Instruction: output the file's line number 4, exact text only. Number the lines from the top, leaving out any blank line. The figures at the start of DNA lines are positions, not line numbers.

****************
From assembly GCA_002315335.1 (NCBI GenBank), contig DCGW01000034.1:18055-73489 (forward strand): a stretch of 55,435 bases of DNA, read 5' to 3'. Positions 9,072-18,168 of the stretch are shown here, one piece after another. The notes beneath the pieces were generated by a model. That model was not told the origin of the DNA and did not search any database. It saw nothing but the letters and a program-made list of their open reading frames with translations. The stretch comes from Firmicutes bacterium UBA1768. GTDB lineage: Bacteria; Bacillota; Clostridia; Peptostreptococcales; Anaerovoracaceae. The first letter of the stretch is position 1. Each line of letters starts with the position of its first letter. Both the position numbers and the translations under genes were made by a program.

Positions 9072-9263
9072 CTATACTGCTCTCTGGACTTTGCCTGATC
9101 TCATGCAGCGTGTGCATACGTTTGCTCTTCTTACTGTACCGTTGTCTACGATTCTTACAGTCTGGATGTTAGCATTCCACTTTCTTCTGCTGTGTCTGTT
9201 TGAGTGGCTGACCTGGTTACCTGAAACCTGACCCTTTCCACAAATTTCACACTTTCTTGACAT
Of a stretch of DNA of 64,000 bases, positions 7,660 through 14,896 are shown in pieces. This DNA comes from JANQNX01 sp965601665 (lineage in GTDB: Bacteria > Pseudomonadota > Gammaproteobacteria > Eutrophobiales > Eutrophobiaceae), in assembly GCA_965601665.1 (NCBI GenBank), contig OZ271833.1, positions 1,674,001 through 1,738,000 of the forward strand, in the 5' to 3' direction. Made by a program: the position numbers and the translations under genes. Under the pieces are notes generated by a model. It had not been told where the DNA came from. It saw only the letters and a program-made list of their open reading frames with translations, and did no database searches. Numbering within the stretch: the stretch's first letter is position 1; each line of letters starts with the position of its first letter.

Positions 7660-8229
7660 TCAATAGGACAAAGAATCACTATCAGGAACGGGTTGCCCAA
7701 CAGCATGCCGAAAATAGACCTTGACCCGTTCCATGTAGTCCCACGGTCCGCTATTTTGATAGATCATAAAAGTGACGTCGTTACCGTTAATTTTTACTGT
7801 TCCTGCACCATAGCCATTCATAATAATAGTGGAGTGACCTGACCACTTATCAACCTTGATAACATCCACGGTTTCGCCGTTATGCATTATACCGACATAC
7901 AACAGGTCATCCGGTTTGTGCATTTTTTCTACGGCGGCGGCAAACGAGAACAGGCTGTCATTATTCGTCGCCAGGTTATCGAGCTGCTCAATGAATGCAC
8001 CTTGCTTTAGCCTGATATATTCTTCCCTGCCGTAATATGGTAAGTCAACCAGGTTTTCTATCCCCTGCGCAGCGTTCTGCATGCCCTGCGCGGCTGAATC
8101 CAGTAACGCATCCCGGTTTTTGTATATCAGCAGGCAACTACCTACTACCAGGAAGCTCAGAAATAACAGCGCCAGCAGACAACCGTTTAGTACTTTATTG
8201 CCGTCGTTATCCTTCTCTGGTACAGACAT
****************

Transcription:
9101 TCATGCAGCGTGTGCATACGTTTGCTCTTCTTACTGTACCGTTGTCTACGATTCTTACAGTCTGGATGTTAGCATTCCACTTTCTTCTGCTGTGTCTGTT